Vibrancy and innovation

A VIBRANT network of support services is essential to the growth and development of our region.

Vibrancy

A VIBRANT network of support services is essential to the growth and development of our region.

And a wide range of elements is required to keep the wheels of industry turning.

From the skills and training required to create a strong workforce to professional services such as finance and law - all are essential ingredients to ensure Tees Valley's continued development.

Education and training

A solid foundation in education and training is essential to help business thrive and prosper.

This ranges from nurturing talent of tomorrow to up-skilling a current workforce to maximise the opportunities available.

The Evening Gazette continues to champion skills and training with its ABC - A Brilliant Career in the Tees Valley campaign.

The initiative aims to improve education, employment and enterprise across our region.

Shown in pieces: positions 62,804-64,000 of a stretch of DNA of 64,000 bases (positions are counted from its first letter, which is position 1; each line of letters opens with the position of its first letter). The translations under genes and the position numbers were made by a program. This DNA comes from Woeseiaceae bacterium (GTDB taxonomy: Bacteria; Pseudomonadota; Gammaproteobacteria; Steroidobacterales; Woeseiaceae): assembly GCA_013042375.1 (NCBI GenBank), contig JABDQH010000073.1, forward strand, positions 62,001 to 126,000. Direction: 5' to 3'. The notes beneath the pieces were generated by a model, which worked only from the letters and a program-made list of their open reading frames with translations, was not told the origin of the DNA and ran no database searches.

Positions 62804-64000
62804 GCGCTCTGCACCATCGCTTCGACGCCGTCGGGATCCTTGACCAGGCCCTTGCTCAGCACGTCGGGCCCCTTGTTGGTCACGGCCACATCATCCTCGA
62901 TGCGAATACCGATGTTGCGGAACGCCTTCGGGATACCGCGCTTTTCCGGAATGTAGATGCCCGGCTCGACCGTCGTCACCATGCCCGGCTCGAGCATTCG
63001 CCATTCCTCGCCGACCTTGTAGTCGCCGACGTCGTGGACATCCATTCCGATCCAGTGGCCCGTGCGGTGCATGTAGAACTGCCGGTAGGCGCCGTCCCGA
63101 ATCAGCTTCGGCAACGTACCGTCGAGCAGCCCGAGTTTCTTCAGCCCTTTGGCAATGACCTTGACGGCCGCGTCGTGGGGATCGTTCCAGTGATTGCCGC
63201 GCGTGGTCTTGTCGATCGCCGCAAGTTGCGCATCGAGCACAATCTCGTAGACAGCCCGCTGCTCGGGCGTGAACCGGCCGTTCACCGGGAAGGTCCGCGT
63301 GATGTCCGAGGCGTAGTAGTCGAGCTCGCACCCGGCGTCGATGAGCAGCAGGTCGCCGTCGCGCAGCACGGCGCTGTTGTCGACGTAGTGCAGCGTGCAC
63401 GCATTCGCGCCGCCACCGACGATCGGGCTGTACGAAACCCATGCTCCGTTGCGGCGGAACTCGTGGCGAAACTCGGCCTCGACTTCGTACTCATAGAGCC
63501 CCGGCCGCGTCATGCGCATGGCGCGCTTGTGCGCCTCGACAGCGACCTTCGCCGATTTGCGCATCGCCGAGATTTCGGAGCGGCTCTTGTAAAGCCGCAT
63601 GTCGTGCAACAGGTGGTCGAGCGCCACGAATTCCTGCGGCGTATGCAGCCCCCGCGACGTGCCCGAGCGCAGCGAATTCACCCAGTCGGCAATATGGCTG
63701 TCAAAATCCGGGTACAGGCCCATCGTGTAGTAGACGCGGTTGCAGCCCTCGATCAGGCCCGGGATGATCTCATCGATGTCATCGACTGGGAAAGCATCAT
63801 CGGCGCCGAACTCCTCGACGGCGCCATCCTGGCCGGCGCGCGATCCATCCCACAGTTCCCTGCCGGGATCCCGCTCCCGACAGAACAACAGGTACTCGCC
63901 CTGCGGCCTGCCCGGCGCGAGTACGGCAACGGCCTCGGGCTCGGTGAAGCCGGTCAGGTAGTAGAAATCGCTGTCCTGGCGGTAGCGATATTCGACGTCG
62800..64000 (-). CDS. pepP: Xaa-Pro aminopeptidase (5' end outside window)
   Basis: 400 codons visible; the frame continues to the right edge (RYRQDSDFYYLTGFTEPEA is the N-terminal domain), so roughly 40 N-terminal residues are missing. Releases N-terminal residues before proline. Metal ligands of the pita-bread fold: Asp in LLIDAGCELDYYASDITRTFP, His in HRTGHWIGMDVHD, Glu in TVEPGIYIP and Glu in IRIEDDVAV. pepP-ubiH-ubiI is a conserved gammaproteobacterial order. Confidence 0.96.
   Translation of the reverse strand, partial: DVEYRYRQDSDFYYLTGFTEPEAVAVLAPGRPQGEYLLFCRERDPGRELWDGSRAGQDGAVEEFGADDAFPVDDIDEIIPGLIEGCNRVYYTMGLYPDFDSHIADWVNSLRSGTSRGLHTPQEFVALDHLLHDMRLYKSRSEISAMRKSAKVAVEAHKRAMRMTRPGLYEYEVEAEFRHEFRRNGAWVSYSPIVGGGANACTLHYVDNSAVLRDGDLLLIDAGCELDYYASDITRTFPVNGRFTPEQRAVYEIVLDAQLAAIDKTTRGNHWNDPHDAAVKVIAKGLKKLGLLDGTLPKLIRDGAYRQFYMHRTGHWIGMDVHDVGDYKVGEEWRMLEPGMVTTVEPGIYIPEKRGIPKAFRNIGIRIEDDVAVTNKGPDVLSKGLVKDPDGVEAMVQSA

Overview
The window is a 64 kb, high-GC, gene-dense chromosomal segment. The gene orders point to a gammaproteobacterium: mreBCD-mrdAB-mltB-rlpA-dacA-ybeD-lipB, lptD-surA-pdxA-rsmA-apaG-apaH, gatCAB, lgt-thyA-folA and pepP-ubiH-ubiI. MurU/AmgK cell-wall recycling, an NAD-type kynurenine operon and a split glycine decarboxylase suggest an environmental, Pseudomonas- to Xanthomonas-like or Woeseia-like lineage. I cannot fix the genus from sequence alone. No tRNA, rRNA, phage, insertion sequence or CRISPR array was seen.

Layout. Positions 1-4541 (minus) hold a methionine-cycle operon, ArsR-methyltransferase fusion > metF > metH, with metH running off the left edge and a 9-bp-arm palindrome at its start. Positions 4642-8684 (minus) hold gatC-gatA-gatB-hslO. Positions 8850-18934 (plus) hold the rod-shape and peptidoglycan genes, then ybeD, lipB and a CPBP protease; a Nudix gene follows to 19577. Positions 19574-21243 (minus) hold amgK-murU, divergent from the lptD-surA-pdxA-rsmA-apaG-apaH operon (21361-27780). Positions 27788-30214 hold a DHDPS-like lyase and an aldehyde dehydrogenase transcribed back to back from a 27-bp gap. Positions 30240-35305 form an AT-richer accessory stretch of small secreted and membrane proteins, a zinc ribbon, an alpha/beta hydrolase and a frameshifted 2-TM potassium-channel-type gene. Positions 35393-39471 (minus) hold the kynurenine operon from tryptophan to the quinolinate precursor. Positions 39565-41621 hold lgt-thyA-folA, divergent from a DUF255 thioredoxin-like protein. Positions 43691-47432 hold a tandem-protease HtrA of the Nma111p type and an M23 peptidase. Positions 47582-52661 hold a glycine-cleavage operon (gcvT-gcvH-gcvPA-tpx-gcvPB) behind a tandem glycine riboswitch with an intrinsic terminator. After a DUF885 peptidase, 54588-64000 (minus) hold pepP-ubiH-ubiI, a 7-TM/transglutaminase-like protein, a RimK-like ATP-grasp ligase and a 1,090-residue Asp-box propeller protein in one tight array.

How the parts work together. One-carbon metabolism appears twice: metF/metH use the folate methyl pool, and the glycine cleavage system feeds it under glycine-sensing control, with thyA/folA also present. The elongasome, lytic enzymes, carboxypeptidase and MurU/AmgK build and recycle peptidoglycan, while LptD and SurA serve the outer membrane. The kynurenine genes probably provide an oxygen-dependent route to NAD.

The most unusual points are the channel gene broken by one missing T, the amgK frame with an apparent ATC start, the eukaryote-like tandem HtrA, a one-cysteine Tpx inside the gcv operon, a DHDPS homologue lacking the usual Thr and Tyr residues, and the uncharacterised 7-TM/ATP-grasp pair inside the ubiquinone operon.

Millions of pounds have, and are, being ploughed into new educational facilities across the region.

In Middlesbrough a £68m class act is taking shape on the Middlehaven site.

And the dream of providing a new Middlesbrough College is fast becoming a reality.

The new college is due to open in September 2008 and will bring its current operations on four sites in the town together under one new roof.

The new facility will bring together all the existing facilities of the college, including a theatre, sports hall, a gymnastics centre, engineering and construction workshops, a centre of vocational excellence in hospitality and catering, hair and beauty salons, and state of the art learning technology.

It will cater for 20,000 full and part-time students and more than 600 staff when it is completed.

The region's universities - Teesside and Durham's Queen's campus at Thornaby's Teesdale site - also continue to grow.

Teesside University has invested more than £20m developing the Institute of Digital Innovation and the Centre for Creative Technologies.

uni

Durham University has plans to expand its Tees Valley campus on to the North Shore regeneration site.

As well as providing first class facilities, it's important for our region's educational establishments to develop and serve the needs of the local economy.

Tees Valley is facing a major skills shortage in sectors such as process and engineering.